Candida albicans strains used in this study were SC5314 and Ca3153A. C. parapsilosis strains included the clinical isolates Ro75-R1, Ro18-G3, Ro88-R2 and Ro98-R1 from colonized infants (Bliss et al., 2008) and the clinically invasive isolate 15-72391-101, referred to here as JMB81 (Benjamin et al., 2010). Strains were maintained on YPD plates (1% yeast extract, 2% peptone, 2% dextrose, 2% agar). Overnight (ON) cultures were grown for 16 h at 37°C with vigorous agitation in YPD broth. C. albicans strain Ca3153A and C. parapsilosis strain Ro75-R1 were used for phagocytosis assays unless otherwise noted. To induce germ tube formation, yeast from washed ON cultures were incubated in medium 199 at 37°C. C. albicans strains were incubated for 60 min while C. parapsilosis strains were incubated for 90 min.

Calcofluor White staining

Strains grown in YPD or medium 199 were washed with HBSS, stained with 20 μg ml−1 Calcofluor White for 15 min at room temperature, washed again and examined by fluorescence microscopy.

Neutrophil isolation

Human neutrophils were isolated from healthy adult peripheral blood by density gradient centrifugation as previously described (Linden et al., 2010). Briefly, leucocytes were separated from whole blood using Histopaque-1077 (Sigma), dextran sedimentation and hypotonic lysis of contaminating erythrocytes. Cells were adjusted to the appropriate concentration in Hank's Balanced Salt Solution (HBSS) with Ca/Mg. All experiments involving human subjects were approved by the Institutional Review Board.

Phagocytosis assay with a single Candida species

Yeast from ON cultures were heat killed at 65°C for 90 min and labelled with fluorescein isothiocyanate (FITC). To induce germ tube formation, C. albicans yeast was incubated in medium 199 for 1 h at 37°C and then heat killed. Phagocytosis assays were performed as previously described (Linden et al., 2010). Live organisms were also tested in phagocytosis assays with similar results (Linden et al., 2010). Briefly, 5 × 105 neutrophils were combined with the number of yeast appropriate to achieve the desired effector to target ratio (E : T). Cells were pelleted and incubated at 37°C for 30 min unless otherwise noted. For select experiments, cell pellets were resuspended in ice-cold HBSS to stop phagocytosis at indicated time points. To visualize phagocytosis, resuspended cells were combined with ethidium bromide (100 μg ml−1) and examined by fluorescence microscopy. Intracellular yeast appeared green while external yeast appeared orange. To calculate per cent phagocytosis, the number of neutrophils with internalized green yeast was divided by the total number of neutrophils. A minimum of 100 neutrophils were counted for each condition. Where indicated, neutrophils were treated with 25 μg of blocking antibodies against TLR2 (Clone TL2.1, Abcam), TLR4 (Clone HTA125, Abcam), TLR6 (Clone C585, Invitrogen) and gal3 (Clone B2C10, Genway) on ice for 30 min prior to the addition of yeast. To block the CR3 receptors, neutrophils were treated with a cocktail of antibodies against the lectin (Clone ICR44, eBioscience) and I domain of CD11b (Clone vim12, Invitrogen) as well as CD18 (Clone CBL158, Millipore) at 25 μg each. IgG1 and IgG2 antibodies were used as isotype controls. Neutrophils were also treated with 1–5 μg of human rGal3 (Biovision, Milpitas, CA) for 30 min on ice prior to addition of yeast. To block the effects of rGal3, 2 μg of rGal3 was pre-treated with 25 μg gal3 blocking antibody before addition of neutrophils.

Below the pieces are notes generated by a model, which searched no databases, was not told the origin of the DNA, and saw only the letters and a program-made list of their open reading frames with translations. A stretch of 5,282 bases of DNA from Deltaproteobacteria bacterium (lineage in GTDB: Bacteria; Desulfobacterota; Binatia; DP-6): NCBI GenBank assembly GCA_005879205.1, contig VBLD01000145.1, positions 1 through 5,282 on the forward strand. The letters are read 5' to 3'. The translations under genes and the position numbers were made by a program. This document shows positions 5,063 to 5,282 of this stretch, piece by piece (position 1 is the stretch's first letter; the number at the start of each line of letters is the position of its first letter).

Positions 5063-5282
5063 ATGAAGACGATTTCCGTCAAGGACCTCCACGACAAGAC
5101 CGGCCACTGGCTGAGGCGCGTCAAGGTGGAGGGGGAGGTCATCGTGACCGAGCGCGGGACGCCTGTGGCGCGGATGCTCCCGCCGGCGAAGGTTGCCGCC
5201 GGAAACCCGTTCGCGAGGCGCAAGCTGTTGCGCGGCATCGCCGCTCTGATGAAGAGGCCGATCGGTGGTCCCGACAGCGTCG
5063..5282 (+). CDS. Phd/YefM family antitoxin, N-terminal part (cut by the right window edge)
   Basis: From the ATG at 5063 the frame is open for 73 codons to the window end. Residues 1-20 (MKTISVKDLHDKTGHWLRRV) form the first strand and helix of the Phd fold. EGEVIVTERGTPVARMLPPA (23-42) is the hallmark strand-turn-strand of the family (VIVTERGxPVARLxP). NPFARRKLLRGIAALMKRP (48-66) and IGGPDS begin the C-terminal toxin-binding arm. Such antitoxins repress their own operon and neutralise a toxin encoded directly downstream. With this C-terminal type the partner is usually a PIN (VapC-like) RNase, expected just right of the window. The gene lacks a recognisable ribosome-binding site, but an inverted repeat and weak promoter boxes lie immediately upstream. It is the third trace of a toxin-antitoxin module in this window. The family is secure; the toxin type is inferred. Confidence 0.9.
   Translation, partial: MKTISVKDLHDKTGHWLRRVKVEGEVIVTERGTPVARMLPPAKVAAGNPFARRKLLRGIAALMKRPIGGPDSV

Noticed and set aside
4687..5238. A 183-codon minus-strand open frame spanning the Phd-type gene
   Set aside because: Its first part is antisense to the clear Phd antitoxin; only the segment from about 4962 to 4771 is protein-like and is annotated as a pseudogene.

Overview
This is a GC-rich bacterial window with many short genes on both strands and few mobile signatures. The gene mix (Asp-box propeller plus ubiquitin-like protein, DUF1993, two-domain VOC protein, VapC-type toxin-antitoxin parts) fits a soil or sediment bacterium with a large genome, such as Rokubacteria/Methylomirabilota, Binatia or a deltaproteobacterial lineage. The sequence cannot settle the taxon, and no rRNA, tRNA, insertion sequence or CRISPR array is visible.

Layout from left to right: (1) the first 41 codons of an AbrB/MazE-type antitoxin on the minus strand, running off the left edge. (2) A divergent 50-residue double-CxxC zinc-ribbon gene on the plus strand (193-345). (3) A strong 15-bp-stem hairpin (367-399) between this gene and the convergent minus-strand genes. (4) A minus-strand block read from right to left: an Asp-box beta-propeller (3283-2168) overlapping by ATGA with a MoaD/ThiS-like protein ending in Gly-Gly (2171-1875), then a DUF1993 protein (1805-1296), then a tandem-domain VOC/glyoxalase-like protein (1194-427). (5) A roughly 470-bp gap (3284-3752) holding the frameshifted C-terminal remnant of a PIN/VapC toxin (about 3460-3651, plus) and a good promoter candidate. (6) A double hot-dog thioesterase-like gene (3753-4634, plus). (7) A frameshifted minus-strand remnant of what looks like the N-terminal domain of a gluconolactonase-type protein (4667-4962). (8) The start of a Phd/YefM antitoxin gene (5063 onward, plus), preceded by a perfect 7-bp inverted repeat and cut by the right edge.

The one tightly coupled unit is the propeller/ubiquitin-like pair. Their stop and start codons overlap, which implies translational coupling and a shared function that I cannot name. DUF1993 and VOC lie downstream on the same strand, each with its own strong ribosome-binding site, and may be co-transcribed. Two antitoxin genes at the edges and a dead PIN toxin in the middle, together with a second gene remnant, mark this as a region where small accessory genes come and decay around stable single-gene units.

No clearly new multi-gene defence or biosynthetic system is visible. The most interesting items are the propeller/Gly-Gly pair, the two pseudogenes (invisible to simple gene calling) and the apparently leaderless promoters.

SEM analysis of phagocytic neutrophils

Neutrophils (1 × 107) were combined with C. albicans strain Ca3153A or C. parapsilosis strain Ro98-R1 at an E : T ratio of 1:50 or 1:10 for 10 or 2.5 min respectively. Cells were fixed in 2% v/v glutaraldehyde or 3% v/v paraformaldehyde for 30 min and transferred to 13 mm isopore filters. Samples were rinsed with 0.1 M sodium cacodylate, post-fixed in 1% osmium tetroxide in 0.1 M sodium cacodylate buffer for 30 min, and rinsed again. Rinsed samples were dehydrated in an ascending ethanol series from 10% to 100% ethanol. Samples were critical point dried using liquid CO2 (Tousimis CPD), mounted and metal coated with 60/50 gold-palladium, and examined using a Hitachi S-5800 field emission scanning electron microscope (FESEM).

Phagocytosis assay with multiple Candida species

For phagocytosis experiments involving co-incubation of C. albicans and C. parapsilosis, yeast were differentially labelled. When evaluating phagocytosis of C. albicans when co-incubated with C. parapsilosis, C. albicans was labelled with cell tracker orange (Invitrogen) and then heat killed. Heat-killed C. parapsilosis was left unlabelled. When evaluating phagocytosis of C. parapsilosis when co-incubated with C. albicans, C. parapsilosis was labelled with cell tracker orange and C. albicans was left unlabelled. When incubated alone, neutrophils were combined at an E : T of 1:30 or 1:10 for C. albicans or C. parapsilosis respectively. When co-incubated, neutrophils were combined with C. albicans at an E : T ratio of 1:20 plus C. parapsilosis at an E : T ratio of 1:10. Phagocytosis assays were performed as described above, and external fluorescence of yeast was quenched with Trypan Blue. Where indicated, neutrophils were treated with 25 μg of blocking antibodies against gal3 (Clone B2C10, Genway) and dectin-1 (Clone GE2, Abcam) on ice for 30 min prior to addition of yeast. To block the CR3 receptors, neutrophils were treated with a cocktail of antibodies against the lectin domain (Clone ICR44, eBioscience) and I domain of CD11b (Clone vim12, Invitrogen) as well as CD18 (Clone CBL158, Millipore) at 25 μg each.